Most domestic horses are very accepting. It is quite easy to get into their space and do a whole lot of things to them. We don’t ask, we just do, starting with the approach in the paddock. We bustle right up to our horses. Maybe they get a greeting, maybe they don’t. We put the halter on and we come in. Is there a hello? Is there a check in? Do we approach in a polite manner? Where are my eyes? How is my body language? How am I communicating? Is it in the language of Equus? It’s easy to forget these simple things in everyday life. April reminded me that if we were to have a trust based relationship, I needed to move slowly, communicate clearly by using proper body language and eye contact, and do a whole lot more asking – down to the simplest things such as “Can I touch your withers?”
As the week went on I worked with April and many other horses, mustangs and domestics, on a variety of things from trailer loading and ground tying to extreme behavior problem solving. My awareness of equine language and learning hit a whole new level from these experiences. However, a theme surfaced with each situation and each horse, reminding me that asking instead of telling whenever possible, opened doors.
During my personal time with April, I worked hard to be extremely mindful of her sensitivity and her appreciation at being asked even the smallest things. The more questions I asked, the more things she agreed to and the resistances faded. We had many “conversations” in which she showed me incredible things such as her ability to learn very quickly by small releases of pressure. I am quite proud to say that by the end of our time together we were able to present to the instructors and class while April was basically at liberty in her paddock with several other young mustangs. I was able to pick up all four feet, do leg stretches, and gently place each foot back in place. All this while April stood quietly with a simple short rope hanging loosely around her neck. At any time she could have easily left my company. To say it was an exhilarating moment is an understatement.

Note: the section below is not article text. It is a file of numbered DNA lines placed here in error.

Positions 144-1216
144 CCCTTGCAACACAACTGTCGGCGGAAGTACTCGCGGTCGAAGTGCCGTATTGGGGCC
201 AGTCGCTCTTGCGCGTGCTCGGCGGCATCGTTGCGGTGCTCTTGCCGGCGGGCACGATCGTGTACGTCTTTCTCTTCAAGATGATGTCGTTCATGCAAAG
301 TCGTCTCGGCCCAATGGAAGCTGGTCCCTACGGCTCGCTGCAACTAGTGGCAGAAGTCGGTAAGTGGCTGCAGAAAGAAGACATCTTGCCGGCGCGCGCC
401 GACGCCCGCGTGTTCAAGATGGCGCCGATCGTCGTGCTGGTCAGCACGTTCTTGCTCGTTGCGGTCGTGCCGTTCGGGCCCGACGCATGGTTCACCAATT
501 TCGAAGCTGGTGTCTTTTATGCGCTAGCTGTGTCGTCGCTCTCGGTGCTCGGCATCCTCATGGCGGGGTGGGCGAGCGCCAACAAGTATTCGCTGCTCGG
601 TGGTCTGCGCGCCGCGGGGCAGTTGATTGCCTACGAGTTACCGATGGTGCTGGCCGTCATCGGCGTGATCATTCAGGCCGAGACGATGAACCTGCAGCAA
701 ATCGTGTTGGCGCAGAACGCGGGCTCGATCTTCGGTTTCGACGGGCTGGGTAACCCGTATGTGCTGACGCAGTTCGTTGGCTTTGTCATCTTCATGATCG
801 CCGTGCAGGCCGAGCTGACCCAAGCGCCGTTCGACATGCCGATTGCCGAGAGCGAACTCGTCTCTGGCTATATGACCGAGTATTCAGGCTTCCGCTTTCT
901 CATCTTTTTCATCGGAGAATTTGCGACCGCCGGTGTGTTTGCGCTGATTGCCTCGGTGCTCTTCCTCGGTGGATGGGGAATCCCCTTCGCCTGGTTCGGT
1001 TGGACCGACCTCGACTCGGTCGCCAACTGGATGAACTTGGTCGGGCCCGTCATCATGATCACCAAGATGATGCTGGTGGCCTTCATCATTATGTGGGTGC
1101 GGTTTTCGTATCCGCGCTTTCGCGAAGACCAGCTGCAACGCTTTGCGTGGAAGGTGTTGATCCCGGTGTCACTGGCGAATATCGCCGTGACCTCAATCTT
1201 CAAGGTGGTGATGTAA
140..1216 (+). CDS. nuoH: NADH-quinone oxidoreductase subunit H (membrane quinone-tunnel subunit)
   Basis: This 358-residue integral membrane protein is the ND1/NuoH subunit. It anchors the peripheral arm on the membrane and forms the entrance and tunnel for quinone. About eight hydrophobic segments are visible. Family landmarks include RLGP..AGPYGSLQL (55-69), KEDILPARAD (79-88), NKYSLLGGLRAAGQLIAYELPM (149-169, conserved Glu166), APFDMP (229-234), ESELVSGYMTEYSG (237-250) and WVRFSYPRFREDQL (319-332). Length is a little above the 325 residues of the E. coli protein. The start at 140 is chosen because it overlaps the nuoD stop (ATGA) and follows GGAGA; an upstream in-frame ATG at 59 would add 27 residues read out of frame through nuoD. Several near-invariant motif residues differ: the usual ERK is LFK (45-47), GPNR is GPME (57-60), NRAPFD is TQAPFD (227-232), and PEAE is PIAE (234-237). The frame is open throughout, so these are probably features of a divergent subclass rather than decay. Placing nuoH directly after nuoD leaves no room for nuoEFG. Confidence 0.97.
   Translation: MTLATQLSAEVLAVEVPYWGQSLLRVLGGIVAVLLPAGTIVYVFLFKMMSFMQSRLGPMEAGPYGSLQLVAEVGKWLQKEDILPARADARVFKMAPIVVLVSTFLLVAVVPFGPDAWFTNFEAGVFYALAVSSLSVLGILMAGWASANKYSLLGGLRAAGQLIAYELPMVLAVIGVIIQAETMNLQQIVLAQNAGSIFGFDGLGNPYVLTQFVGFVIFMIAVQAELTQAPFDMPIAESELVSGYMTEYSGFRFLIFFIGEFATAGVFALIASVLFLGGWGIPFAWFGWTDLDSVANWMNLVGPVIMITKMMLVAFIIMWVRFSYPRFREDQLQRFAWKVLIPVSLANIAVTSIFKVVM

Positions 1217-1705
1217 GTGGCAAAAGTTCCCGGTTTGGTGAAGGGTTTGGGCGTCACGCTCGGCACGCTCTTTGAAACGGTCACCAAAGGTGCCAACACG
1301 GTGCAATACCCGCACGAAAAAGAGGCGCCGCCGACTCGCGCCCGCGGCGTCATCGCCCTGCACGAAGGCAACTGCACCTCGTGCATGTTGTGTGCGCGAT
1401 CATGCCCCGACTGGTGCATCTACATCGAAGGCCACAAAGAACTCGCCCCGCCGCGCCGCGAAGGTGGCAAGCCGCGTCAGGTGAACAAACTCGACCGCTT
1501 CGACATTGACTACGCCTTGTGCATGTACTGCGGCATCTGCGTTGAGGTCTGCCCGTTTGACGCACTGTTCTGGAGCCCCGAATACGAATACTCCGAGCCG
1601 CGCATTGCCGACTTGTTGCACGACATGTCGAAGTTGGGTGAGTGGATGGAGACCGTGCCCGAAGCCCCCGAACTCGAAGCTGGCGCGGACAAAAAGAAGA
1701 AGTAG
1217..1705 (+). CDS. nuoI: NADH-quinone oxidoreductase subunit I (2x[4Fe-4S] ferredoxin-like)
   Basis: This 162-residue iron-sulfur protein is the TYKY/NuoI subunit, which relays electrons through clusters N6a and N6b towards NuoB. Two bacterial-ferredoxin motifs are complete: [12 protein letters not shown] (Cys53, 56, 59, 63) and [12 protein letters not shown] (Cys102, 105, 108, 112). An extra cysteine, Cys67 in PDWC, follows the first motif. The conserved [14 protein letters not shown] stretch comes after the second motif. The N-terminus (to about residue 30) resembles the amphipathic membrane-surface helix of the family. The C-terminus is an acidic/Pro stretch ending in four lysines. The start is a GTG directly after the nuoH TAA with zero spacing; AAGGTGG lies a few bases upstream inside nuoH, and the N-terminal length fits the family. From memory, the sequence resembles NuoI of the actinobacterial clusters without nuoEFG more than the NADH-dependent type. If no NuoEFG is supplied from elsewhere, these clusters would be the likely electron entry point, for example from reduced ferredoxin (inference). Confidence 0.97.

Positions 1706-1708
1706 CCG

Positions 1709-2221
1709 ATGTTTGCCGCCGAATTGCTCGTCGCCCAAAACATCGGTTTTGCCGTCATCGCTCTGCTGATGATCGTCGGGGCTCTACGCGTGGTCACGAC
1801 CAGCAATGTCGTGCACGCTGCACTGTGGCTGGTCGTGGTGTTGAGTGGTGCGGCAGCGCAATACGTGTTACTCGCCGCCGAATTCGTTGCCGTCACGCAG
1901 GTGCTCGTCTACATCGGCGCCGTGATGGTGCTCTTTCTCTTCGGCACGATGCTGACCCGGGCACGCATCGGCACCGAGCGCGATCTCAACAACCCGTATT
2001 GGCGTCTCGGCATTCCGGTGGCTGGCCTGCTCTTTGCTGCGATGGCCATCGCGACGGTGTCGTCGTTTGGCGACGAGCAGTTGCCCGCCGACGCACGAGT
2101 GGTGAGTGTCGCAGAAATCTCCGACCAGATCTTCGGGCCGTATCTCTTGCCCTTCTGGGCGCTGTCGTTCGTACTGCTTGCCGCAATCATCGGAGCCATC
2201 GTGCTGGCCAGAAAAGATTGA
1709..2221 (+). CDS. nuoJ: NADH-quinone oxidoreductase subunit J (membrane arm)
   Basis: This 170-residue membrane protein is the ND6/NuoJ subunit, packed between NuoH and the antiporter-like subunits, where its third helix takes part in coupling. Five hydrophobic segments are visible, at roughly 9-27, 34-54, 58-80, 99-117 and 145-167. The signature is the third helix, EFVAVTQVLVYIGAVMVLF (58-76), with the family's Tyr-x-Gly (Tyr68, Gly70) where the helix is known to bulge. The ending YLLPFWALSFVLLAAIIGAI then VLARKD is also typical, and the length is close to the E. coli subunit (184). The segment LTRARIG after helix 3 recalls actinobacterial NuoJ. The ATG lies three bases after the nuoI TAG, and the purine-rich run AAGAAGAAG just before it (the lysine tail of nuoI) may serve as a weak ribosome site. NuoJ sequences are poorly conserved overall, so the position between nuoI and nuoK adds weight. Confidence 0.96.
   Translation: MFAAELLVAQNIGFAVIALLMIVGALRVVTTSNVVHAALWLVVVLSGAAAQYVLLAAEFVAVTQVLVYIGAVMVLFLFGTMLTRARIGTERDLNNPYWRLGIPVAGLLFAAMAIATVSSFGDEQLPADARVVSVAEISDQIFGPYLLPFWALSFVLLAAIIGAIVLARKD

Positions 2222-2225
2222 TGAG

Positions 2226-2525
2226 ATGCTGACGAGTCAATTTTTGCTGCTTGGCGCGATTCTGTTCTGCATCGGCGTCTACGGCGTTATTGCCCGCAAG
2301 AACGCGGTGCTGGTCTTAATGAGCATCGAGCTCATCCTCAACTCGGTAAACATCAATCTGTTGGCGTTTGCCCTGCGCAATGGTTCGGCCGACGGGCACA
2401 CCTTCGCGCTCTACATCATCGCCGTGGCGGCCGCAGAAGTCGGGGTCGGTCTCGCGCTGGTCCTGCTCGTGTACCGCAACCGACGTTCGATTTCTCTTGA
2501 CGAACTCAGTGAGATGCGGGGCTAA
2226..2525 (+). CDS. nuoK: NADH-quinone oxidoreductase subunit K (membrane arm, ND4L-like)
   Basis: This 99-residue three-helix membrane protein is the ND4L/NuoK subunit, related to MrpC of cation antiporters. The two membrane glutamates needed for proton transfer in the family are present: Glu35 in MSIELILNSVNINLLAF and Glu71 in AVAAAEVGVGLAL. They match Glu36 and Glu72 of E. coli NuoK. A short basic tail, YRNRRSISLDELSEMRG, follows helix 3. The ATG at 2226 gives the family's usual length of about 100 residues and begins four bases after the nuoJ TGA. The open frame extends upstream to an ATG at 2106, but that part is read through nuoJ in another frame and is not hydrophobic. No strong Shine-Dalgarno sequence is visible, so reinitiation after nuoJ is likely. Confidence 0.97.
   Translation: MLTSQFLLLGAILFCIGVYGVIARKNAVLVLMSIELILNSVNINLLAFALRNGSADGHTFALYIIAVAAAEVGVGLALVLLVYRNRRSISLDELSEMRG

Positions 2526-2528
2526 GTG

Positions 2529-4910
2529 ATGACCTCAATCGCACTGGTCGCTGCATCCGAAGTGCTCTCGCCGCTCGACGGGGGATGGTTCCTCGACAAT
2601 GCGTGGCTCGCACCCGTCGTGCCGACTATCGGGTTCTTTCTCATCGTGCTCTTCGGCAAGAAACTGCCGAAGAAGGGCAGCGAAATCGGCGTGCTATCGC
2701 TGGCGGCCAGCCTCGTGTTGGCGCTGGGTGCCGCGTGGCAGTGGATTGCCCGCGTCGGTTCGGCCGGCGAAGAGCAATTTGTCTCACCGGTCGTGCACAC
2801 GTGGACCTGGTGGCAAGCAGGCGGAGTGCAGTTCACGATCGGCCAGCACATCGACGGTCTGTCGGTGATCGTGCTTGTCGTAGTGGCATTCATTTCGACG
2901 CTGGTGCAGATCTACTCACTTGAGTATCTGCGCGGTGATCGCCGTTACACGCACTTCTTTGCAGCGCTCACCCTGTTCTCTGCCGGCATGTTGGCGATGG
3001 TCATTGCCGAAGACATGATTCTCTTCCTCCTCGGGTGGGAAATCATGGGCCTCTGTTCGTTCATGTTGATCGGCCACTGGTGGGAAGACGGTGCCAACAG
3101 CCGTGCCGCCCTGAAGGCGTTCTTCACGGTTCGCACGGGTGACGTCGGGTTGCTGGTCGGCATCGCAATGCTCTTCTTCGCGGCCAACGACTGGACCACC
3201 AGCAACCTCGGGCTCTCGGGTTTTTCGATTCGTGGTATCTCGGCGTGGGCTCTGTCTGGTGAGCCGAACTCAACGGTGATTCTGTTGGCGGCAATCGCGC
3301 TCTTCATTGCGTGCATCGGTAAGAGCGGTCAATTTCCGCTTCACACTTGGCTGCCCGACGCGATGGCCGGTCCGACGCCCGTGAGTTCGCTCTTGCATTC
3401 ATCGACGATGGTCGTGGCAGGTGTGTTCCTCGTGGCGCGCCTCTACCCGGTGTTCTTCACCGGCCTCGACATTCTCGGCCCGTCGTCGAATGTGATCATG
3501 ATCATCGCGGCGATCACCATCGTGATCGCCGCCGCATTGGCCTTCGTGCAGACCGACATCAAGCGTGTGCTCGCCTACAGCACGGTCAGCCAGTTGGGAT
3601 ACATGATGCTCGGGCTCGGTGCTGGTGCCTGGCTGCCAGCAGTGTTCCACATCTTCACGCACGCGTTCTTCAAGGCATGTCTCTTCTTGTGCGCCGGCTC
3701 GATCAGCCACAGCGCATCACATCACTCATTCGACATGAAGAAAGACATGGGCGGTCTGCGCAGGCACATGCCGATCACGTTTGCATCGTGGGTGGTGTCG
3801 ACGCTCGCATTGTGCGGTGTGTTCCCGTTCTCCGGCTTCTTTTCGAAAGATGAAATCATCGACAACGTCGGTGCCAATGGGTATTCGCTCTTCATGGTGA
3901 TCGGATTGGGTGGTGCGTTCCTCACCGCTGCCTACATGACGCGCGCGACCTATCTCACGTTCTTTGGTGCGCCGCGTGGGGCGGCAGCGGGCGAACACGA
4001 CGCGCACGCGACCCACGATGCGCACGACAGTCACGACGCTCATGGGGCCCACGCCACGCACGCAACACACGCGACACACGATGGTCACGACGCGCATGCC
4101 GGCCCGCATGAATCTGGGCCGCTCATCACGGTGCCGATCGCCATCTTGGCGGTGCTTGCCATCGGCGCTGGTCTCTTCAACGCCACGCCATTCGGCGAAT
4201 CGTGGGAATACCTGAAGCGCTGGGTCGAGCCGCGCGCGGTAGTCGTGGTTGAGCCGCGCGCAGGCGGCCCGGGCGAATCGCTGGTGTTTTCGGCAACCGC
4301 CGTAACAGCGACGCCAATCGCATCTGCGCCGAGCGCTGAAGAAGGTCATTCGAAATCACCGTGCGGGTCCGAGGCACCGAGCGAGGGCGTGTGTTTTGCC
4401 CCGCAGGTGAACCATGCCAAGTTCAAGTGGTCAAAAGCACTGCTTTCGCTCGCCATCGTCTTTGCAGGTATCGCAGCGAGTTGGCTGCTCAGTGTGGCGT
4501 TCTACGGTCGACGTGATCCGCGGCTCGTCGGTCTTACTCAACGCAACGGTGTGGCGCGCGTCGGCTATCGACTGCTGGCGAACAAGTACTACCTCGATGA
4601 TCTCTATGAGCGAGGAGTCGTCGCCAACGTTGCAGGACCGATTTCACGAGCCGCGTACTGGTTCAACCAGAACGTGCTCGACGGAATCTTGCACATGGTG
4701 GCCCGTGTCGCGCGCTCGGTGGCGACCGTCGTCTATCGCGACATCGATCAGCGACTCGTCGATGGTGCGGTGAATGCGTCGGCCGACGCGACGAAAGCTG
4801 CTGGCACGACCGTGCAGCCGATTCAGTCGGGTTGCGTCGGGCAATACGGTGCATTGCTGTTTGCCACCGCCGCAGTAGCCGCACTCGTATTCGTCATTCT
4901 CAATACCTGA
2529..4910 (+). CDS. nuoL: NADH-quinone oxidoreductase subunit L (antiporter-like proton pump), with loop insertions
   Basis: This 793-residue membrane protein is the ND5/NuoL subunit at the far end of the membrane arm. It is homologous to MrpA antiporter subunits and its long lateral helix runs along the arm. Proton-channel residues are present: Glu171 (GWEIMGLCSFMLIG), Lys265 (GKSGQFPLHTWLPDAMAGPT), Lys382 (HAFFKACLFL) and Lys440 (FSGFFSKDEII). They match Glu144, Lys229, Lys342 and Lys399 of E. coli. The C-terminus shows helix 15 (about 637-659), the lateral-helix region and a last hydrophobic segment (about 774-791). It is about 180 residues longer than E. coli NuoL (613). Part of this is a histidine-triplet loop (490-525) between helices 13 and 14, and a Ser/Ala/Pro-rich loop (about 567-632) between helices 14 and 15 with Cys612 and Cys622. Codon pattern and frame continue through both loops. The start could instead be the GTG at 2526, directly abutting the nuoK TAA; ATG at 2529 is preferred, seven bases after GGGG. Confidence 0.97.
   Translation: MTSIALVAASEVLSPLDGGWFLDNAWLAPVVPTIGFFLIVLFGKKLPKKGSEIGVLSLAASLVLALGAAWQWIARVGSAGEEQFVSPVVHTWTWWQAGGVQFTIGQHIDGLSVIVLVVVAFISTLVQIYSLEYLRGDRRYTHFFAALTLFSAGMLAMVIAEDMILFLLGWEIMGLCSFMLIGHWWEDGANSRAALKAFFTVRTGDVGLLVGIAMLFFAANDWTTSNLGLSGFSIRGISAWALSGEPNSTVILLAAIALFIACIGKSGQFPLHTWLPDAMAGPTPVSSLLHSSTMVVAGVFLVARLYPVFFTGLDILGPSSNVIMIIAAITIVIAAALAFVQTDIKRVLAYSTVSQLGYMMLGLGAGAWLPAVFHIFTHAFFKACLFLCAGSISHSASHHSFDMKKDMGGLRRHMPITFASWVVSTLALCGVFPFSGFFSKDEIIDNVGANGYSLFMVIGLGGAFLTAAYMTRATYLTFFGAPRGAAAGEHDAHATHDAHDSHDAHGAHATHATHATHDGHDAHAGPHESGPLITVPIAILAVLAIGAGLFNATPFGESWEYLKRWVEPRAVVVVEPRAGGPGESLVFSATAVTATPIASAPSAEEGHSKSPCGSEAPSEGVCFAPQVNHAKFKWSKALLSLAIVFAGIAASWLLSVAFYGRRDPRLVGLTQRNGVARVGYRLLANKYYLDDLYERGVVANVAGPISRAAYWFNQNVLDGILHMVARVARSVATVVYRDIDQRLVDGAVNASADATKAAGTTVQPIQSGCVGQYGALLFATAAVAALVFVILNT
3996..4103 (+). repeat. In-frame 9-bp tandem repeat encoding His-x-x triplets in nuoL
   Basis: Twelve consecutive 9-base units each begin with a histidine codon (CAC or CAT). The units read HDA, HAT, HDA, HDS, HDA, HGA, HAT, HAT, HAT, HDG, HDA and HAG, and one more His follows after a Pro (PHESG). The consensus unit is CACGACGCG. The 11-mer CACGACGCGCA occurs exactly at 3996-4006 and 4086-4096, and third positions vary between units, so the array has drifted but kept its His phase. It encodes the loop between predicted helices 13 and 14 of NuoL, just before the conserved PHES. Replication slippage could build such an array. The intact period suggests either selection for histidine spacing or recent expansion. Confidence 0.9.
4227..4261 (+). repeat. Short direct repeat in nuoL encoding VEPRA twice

My experience in Cody offered a shift in perspective to be sure. As the days passed I began to ask myself questions about my interactions with others. As a Mother, Wife and Boss, I wondered “Could I be creating more of a partnership? Could I take the communication to the next level? Is the mutual trust in this relationship? How often do I ask permission for simple basic things?”
I invite you to remember that each time you interact with your horse you are, in effect, training him. Take a look at those interactions and ask yourself where your level of trust and partnership is. Can you take it up a notch? Are you asking, or are you telling? To be clear, asking does not mean your horse gets to do whatever he darn well pleases. Asking means just that, asking. “Can you put your foot here? Can I touch you there, or there, or how about there? If you don’t want me to touch you here, can you tolerate here?” You get the point. The big picture is creating a conversation that flows back and forth. You might just find that creating that conversation creates a whole lot of trust.
Staci Grattan and her husband Brion Fornshell Co-Own Spirit Horse Center in Brainerd, Minnesota. Staci enjoys using her focus on true classical dressage, basic and holistic horsemanship to assist horses and humans. Spirit Horse Center is located in North Central Minnesota and provides, boarding, training, lessons and regularly hosts clinics and events benefitting horse owners and horses.
For more information on go to http://www.spirithorsecenterinc.com
A BLM Mustang Stallion residing at McCullough Peaks herd management area looks on curiously during a visit to the wild herd areas.